From Jack Hough’s cover story, Apple’s Golden Moment:
After a 50% burst in the shares this year, will the $1 trillion figure mark a top? After all, the latest iPhone’s sales will fade next year, and the stock market is pricey. Many of the best smartphone markets look saturated or, in China’s case, tightly contested. Apple is also capable of self-induced stumbles, as Barron’s pointed out just last week (“Software Problems Bug iPhone Users”). For those who look for historical precedents, there’s Apple’s sumptuous $5 billion campus, bringing to mind ambitious buildings from Woolworth, Chrysler, and Sears that foreshadowed an eventual fall.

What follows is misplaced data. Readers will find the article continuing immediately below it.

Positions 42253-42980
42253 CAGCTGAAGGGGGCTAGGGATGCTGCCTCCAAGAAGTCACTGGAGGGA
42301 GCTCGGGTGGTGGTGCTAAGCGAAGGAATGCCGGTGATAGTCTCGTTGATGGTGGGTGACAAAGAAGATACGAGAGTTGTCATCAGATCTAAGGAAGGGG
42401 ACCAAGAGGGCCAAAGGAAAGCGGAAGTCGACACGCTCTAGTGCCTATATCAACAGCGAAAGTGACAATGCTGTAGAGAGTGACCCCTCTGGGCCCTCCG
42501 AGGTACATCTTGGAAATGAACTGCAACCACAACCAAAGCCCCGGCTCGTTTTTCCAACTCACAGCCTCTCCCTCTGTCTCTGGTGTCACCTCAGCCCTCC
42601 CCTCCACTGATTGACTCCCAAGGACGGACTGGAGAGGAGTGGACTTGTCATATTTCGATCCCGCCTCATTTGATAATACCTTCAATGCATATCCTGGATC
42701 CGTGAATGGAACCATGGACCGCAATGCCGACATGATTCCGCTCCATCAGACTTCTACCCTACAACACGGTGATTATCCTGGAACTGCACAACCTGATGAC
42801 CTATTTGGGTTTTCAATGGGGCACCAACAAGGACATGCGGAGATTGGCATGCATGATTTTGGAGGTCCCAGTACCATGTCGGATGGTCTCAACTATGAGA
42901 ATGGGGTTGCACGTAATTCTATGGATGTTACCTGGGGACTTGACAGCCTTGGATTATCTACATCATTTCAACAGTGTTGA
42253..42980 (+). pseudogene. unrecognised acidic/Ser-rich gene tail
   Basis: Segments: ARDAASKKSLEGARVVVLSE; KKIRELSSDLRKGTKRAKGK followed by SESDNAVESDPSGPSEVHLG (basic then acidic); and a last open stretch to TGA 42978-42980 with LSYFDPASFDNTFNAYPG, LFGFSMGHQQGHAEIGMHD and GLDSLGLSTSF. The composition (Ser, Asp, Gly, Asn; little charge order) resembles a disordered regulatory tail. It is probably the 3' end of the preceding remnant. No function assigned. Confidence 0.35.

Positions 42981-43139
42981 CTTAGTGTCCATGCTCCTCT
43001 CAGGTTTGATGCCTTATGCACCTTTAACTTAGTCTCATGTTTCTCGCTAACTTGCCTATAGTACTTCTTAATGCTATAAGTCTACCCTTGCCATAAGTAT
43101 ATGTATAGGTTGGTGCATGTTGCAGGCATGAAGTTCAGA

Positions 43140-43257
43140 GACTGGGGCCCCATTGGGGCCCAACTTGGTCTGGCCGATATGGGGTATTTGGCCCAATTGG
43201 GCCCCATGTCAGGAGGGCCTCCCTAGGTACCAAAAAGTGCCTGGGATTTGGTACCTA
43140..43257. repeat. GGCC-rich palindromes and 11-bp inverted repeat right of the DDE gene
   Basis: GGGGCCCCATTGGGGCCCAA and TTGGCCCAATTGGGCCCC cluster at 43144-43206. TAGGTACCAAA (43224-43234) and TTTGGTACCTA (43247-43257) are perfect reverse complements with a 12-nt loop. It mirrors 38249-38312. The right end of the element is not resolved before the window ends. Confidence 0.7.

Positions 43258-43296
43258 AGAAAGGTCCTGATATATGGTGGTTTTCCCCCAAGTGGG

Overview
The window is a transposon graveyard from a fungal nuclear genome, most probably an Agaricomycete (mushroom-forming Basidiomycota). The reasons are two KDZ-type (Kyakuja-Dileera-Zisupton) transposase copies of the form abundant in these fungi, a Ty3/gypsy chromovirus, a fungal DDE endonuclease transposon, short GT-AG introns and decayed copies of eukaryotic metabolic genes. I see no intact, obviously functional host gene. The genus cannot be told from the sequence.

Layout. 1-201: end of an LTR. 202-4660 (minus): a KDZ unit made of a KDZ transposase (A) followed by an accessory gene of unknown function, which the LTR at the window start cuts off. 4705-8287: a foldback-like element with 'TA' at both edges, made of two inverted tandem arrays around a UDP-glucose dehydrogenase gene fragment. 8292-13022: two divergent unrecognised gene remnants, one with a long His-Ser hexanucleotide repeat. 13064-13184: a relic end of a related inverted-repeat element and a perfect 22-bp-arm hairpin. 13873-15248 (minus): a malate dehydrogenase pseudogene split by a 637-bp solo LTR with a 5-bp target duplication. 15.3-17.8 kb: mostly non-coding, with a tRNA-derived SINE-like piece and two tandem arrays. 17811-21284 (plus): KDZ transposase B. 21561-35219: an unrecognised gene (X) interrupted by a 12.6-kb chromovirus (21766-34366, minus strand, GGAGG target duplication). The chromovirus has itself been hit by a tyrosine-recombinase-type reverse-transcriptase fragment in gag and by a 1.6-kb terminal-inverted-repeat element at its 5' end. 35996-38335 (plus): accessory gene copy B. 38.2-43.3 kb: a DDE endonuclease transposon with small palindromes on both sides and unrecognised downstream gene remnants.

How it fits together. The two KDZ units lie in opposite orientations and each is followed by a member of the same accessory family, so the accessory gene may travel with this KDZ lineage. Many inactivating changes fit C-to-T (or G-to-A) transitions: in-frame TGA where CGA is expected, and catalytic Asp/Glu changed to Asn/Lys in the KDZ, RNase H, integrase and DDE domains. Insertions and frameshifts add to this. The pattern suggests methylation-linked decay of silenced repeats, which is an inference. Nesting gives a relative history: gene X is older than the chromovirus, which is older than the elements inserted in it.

We don’t think the peak is near. Apple seems to be escaping its product supercycle peaks and troughs to post more-consistent year-to-year growth. That could have a lasting effect on the stock’s valuation, based on what Wall Street pays for other steady growers. Barron’s has backed Apple shares in recent years, starting at $76, split-adjusted, ahead of the move to plus-size phone screens (“For Apple, Bigger Is Surely Better,” March 22, 2014). The shares have returned 147% since then, versus 56% for the Standard & Poor’s 500.
My take: As bullish on Apple as I’ve ever seen Clarence Barron‘s weekly newspaper.